One step forward12 November 2014
As the year begins to draw to a close, publishers have long since finalised their editorial agendas for the forthcoming 12 months.
Hoist will continue to focus on the latest innovations, product launches and applications but in 2015, the title will also place a particular emphasis on the importance of training and safety in the industry.
Improving a product's safety measures is often key to any upgrade or update and with training high on many company's agendas, it is essential that magazines such as Hoist keep such issues in the spotlight.
A safe working environment is arguably the most essential star ting point for any business in construction. Adhering to the latest health and safety guidelines while operating with a well-trained workforce is the ideal star ting point for successful business practices.
However, getting the younger generation into training for careers in heavy industry such as manufacturing, printing or heavy lifting has been an ongoing issue for a large number of countries for many years. It's no surprise then that manufacturers take the issue of training, both before, and on, the job, incredibly seriously.
Without the next generation being trained up, the longstanding spectre of an ageing workforce looms large. We look at some of the most recent measures being adopted.
Elsewhere, we analyse the integral roles companies such as MHE-Demag and automation specialists have played in the construction of the new 55,000 capacity Singapore Sports Hub stadium located in Kallang.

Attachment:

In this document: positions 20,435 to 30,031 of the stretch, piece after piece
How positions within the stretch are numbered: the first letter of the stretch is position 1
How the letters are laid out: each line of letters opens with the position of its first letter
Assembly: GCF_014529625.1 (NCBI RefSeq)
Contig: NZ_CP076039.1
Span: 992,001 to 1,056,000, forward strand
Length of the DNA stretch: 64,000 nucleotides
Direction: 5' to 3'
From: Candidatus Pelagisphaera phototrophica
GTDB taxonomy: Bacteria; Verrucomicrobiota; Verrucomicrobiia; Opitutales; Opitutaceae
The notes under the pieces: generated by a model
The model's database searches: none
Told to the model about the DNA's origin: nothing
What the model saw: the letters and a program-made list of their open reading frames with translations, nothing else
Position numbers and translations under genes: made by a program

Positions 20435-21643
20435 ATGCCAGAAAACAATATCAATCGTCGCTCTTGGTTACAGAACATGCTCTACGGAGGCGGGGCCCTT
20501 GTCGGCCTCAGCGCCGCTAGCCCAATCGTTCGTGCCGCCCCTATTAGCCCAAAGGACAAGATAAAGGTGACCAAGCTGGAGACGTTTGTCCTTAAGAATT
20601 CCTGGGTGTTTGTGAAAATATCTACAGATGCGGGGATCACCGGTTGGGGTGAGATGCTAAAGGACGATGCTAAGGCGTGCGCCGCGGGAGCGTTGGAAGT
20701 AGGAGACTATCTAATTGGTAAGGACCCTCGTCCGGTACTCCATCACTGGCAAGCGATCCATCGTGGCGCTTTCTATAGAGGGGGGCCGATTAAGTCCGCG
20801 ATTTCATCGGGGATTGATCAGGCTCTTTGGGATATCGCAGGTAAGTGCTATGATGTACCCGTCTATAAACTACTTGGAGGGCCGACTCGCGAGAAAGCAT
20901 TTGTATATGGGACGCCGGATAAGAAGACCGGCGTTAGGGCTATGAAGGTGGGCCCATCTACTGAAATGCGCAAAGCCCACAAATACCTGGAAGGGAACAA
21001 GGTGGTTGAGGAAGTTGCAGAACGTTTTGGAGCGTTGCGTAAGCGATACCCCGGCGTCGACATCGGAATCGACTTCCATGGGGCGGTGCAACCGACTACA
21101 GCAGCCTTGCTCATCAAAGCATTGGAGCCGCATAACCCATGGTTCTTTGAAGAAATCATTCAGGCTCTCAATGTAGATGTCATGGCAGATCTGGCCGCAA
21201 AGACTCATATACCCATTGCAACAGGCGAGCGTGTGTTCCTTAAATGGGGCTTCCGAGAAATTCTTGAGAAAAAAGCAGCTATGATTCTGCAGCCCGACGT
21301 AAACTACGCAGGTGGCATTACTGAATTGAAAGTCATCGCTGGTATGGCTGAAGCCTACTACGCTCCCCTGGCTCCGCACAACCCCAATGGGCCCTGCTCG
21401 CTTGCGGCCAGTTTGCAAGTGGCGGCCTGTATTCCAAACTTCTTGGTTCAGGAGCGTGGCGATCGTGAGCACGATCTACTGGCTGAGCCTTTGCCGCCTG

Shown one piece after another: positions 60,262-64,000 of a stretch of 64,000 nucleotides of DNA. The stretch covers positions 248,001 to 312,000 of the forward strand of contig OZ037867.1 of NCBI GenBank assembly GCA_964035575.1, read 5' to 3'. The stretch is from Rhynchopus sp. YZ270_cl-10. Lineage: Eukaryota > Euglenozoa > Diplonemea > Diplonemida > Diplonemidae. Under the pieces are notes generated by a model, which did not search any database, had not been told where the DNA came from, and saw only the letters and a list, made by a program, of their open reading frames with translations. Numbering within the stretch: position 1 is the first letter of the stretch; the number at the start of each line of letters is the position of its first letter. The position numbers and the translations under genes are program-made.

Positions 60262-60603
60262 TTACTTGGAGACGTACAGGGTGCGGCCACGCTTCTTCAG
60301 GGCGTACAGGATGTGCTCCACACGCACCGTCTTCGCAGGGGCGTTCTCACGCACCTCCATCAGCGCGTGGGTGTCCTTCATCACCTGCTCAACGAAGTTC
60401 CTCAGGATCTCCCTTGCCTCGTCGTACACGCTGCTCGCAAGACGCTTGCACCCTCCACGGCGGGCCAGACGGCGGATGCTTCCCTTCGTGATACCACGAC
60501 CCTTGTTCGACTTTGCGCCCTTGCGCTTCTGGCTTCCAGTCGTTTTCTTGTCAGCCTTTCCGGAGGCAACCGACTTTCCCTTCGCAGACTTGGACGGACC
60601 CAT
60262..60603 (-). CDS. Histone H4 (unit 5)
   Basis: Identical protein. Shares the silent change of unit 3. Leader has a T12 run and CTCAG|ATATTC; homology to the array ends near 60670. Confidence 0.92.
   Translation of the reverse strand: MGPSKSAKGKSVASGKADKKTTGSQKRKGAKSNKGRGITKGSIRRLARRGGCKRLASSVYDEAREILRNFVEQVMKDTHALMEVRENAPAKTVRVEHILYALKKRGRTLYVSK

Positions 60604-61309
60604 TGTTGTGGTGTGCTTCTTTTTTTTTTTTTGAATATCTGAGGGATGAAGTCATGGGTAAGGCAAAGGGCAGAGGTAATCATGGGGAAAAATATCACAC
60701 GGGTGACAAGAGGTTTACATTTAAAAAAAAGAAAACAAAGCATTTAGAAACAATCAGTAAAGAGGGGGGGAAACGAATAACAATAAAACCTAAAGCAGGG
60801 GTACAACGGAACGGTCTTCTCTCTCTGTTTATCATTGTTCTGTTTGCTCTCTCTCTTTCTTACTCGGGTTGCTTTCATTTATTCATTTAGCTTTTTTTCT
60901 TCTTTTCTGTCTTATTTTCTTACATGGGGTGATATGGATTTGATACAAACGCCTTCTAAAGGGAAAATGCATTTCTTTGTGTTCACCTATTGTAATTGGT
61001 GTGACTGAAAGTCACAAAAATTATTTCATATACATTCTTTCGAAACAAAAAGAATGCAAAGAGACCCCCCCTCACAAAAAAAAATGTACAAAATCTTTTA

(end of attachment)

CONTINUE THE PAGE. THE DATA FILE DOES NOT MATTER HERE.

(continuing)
A building three years in the making has retractable seating capability, which makes it the only stadium in the world capable of hosting a multitude of events such as rugby, cricket, football, athletics and concerts.
We also look at radio remote controls, which are an integral component of the material lifting sector and remain one of the unsung heroes of the material handling world, particularly in the field of overhead factory cranes.
To the naked eye, the technology is moving in evolutionary steps, rather than evolutionary, but even the most minor upgrade to technology in this field can catalyse a significant improvement when it comes to an end-user's operational productivity.
We also focus on the impressive role crane specialists Erikkila played when automation firm Metso Automation made the decision to move the production and administrative functions of its industrial valves division.
Tim Sheahan, Deputy Editor